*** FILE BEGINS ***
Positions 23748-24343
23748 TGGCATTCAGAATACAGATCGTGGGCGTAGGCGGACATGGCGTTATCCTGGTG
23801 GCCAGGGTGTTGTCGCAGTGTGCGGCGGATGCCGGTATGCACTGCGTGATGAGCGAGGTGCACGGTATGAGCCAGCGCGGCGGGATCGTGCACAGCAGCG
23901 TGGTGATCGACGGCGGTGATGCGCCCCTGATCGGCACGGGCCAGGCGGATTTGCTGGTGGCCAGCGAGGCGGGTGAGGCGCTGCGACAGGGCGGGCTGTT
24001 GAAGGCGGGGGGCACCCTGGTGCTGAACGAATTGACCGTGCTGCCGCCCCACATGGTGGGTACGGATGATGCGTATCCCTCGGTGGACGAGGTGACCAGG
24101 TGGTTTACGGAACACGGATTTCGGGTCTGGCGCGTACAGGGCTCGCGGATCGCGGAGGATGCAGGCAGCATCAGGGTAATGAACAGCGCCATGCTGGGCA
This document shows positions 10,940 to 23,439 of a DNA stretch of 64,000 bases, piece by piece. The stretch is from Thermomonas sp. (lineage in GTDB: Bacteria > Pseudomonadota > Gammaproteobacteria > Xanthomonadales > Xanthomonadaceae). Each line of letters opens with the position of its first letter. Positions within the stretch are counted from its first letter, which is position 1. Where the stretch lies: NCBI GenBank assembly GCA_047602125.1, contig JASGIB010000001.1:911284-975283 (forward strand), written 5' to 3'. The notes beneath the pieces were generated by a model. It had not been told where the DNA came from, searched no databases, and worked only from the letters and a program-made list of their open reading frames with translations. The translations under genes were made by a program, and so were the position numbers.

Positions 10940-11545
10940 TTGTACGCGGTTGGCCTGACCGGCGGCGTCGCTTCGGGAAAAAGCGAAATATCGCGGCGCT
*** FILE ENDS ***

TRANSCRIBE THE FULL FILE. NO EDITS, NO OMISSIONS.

Positions 23748-24343
23748 TGGCATTCAGAATACAGATCGTGGGCGTAGGCGGACATGGCGTTATCCTGGTG
23801 GCCAGGGTGTTGTCGCAGTGTGCGGCGGATGCCGGTATGCACTGCGTGATGAGCGAGGTGCACGGTATGAGCCAGCGCGGCGGGATCGTGCACAGCAGCG
23901 TGGTGATCGACGGCGGTGATGCGCCCCTGATCGGCACGGGCCAGGCGGATTTGCTGGTGGCCAGCGAGGCGGGTGAGGCGCTGCGACAGGGCGGGCTGTT
24001 GAAGGCGGGGGGCACCCTGGTGCTGAACGAATTGACCGTGCTGCCGCCCCACATGGTGGGTACGGATGATGCGTATCCCTCGGTGGACGAGGTGACCAGG
24101 TGGTTTACGGAACACGGATTTCGGGTCTGGCGCGTACAGGGCTCGCGGATCGCGGAGGATGCAGGCAGCATCAGGGTAATGAACAGCGCCATGCTGGGCA
This document shows positions 10,940 to 23,439 of a DNA stretch of 64,000 bases, piece by piece. The stretch is from Thermomonas sp. (lineage in GTDB: Bacteria > Pseudomonadota > Gammaproteobacteria > Xanthomonadales > Xanthomonadaceae). Each line of letters opens with the position of its first letter. Positions within the stretch are counted from its first letter, which is position 1. Where the stretch lies: NCBI GenBank assembly GCA_047602125.1, contig JASGIB010000001.1:911284-975283 (forward strand), written 5' to 3'. The notes beneath the pieces were generated by a model. It had not been told where the DNA came from, searched no databases, and worked only from the letters and a program-made list of their open reading frames with translations. The translations under genes were made by a program, and so were the position numbers.

Positions 10940-11545
10940 TTGTACGCGGTTGGCCTGACCGGCGGCGTCGCTTCGGGAAAAAGCGAAATATCGCGGCGCT